Is Brexit An Economic Suicide for Northern Ireland?

Is Brexit An Economic Suicide for Northern Ireland?

In a part of the United Kingdom that is often forgotten, a potential Brexit poses serious threats on the economy alongside with a historically ongoing political-religious conflict.   Easter Saturday, 2016 – A train gets stopped and vandalised in Newry, a small border town between the Republic of Ireland and Northern Ireland.   The train was completely stopped, for long enough that passengers had to switch to a bus instead. One of the passengers explained…

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The left behind

The left behind

  “Let’s get out. Out, out, out of that circus,” said people when asked about the EU as they enjoyed a Sunday stroll along the seaside in Clacton-on-sea, the place in all of UK where UKIP(UK Independence party) got their one MP from. And just 20 minutes walk further down the beach you reach Jaywick, the most deprived town in England. Though it is only a 2 hours drive from London it seems like another…

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Mostar – a city forever divided?

Mostar – a city forever divided?

Mostar, the most important city of the Herzegovina region of southern Bosnia-Herzegovina, has not had an election for 8 years. The gridlock makes it hard for the city to develop. Mostar takes pride in being the country’s most ethnically diverse city. Since the war, however, Mostar is a divided city. By David Helander Srđan Škoro takes a seat at his restaurant in Mostar and asks for a glass of juice. The place has a garden…

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In a state of political limbo

In a state of political limbo

Bosnia and Herzegovina is a country where the solution became problem. Two decades later, the peace agreement-turned-constitution from 1995 is still preventing post-war progress. In a state where almost half of the population is unemployed, it is clear that some kind of change is desperately needed. By Beata Thor The square outside The National Theatre in central Sarajevo has been named after Susan Sontag, the American writer, director and political activist. The sign indicating her…

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Italy Bleeding Minds

Italy Bleeding Minds

Imagine being raised in a modest home in the suburbs of Rome. Blessed with an outstanding level of intelligence and motivational drive you set your ambitious sights toward a career in medical research with the full moral and financial support of your family. You successfully gain entry to university and graduate many years later with a Masters degree. After a substantial period of time testing the job market you are faced with a blunt choice….

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The spring sun darkens the shadow of Babi Yar

The spring sun darkens the shadow of Babi Yar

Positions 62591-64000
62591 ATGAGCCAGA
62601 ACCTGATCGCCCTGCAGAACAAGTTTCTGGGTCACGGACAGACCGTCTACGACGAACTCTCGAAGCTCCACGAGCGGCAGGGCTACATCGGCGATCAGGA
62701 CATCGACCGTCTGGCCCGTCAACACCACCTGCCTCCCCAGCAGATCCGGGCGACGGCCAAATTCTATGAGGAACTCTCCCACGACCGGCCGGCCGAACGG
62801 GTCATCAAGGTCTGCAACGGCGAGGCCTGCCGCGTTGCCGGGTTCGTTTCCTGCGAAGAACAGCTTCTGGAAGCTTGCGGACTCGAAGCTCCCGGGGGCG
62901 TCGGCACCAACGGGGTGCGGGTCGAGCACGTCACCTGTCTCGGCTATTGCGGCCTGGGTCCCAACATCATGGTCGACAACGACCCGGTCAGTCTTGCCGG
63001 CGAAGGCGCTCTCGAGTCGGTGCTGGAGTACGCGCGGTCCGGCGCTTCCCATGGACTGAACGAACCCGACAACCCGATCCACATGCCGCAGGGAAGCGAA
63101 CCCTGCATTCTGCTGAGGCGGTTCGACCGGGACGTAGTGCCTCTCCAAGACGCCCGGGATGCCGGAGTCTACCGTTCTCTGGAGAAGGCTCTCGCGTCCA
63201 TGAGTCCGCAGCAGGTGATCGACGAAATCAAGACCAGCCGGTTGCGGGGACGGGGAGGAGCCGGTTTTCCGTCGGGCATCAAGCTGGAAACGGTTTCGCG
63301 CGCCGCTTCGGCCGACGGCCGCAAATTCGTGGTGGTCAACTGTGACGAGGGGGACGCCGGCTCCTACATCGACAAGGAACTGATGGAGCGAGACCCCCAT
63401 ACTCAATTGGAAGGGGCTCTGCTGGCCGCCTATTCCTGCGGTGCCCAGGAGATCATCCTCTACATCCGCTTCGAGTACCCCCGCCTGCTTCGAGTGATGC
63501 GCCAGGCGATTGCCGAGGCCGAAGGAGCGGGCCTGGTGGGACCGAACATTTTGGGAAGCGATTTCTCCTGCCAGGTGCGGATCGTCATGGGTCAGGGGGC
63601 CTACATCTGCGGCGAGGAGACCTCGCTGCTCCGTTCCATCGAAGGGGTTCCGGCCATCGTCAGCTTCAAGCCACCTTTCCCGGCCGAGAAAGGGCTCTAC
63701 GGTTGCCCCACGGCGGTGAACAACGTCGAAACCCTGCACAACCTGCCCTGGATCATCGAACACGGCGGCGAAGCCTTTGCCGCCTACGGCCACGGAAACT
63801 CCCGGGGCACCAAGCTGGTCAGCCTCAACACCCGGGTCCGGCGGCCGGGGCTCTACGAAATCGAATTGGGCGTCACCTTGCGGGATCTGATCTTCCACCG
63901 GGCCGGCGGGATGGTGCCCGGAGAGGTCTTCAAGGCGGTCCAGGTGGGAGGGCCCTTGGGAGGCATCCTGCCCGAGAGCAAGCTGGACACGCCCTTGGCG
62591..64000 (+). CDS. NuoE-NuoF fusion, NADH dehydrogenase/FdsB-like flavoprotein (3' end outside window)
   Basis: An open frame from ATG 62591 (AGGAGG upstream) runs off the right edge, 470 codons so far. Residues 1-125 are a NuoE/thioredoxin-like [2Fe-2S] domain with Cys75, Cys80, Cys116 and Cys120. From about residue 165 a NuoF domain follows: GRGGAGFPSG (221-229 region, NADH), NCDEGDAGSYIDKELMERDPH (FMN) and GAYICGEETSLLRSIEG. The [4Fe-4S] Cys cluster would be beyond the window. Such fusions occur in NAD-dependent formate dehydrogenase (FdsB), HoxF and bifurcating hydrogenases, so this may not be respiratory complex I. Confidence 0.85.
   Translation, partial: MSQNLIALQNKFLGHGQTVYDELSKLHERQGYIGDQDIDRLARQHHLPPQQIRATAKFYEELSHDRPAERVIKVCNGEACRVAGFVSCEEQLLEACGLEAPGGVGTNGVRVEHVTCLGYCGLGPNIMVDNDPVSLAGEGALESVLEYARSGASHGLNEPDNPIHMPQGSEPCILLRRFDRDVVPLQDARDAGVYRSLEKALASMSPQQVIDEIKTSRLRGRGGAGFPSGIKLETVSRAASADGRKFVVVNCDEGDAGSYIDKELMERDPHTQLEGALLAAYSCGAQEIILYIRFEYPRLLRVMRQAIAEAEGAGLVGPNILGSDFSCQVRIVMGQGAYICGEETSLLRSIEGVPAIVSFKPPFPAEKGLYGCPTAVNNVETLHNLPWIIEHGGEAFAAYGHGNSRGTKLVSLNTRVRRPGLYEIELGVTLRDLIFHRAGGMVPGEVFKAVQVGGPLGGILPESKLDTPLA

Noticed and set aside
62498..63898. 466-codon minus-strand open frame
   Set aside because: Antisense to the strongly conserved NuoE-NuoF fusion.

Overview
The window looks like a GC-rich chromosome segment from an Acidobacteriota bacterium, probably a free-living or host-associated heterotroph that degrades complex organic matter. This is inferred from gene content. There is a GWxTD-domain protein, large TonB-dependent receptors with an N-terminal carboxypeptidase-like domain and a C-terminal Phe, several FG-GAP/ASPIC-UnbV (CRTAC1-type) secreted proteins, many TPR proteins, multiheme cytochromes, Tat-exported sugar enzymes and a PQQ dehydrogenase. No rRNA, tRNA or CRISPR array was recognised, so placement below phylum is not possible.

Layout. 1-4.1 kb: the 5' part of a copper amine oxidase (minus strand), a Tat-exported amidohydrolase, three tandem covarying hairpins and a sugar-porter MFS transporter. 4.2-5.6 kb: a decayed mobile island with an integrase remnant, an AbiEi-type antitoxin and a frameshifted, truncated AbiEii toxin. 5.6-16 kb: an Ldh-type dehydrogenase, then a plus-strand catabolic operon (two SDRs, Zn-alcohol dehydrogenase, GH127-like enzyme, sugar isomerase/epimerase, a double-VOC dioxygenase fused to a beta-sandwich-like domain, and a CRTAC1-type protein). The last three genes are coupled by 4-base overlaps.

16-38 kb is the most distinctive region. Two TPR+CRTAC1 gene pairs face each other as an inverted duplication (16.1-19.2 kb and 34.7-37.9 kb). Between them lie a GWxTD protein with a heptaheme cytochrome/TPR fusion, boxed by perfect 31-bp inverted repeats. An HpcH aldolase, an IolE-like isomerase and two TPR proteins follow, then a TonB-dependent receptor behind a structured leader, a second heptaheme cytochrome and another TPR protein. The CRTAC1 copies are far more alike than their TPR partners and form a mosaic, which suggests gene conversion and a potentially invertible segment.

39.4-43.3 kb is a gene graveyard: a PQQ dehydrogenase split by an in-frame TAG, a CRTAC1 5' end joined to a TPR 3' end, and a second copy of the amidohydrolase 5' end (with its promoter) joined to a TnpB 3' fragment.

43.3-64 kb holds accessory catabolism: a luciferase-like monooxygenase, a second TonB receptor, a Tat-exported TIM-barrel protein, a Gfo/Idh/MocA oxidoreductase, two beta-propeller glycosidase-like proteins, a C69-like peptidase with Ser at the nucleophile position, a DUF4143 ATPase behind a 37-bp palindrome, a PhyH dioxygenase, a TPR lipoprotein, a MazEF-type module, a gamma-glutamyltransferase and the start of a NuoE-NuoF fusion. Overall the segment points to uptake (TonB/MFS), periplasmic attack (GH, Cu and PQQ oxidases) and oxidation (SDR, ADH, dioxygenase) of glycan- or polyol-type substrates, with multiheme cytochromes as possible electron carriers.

One of the black metal crosses by the edge of the ravine The large Babi Yar Memorial Park in the north-west of Kiev is the site where thousands of people lost their lives in the second world war. Today it is a lively park. The park shows the contradiction of dealing with a grim history, while still looking forward. Joachim Jansen The unmistakable smell of salty meat on fire drifts through the trees in the…

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When free press is not so free

When free press is not so free

Journalists in Macedonia face an ethical fork in the road living in a corrupt media system. By Leah Sarnoff The hum of the morning’s local news broadcast plays behind the bar of a time-honored café outside the center of Skopje, Macedonia. Glancing to the television, only between dry bits of morning chatter, patrons watch the static image of their country’s progression and hear simple dialog on local matters. As the midday sun begins to shine…

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Macedonia’s battle over Alexander the Great

Macedonia’s battle over Alexander the Great

Hidden beneath the layers of the Greek-Macedonian name dispute is a larger disconnect that haunts both sides of the same coin – people’s words fall short from their actions. By Hannah Kaplan The view from above must be nice. Piercing the early morning layer of fog, the statue of Alexander the Great rises above the residents of Skopje, Macedonia, reminding them of their connection to a gloried past and the tension over who owns the right to…

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Fighting art with art: the battle for Skopje

Fighting art with art: the battle for Skopje

In the tug of war for Skopje’s identity, protest art is biting back.  By Yanita Georgieva When a giant orange pill appeared on one of Skopje’s biggest central boulevards last month, people were not shocked. The makeshift sculpture of the anti-depressant “Diazepam” was installed anonymously as a reminder that the country had a growing dependency on pills. The monument came with an explanation for people to pause and read: In case of urgent need, bite a…

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Ukraine’s western ambitions dealt blow as Dutch say ‘no’

Ukraine’s western ambitions dealt blow as Dutch say ‘no’

Maidan Nezalezhnosti (Independence Square) in the heart of Kiev where mass protests during the Revolution of Dignity in 2014 took place. By Aleisha Owen Since Ukraine’s 2014 revolution, a growing collection of young pro-Ukrainian voices have fostered a strong civil society that wants to see their country adopting more Western values as it slowly moves closer to Western Europe and the EU. However, an attempt to secure deeper economic ties with Europe was dealt a…

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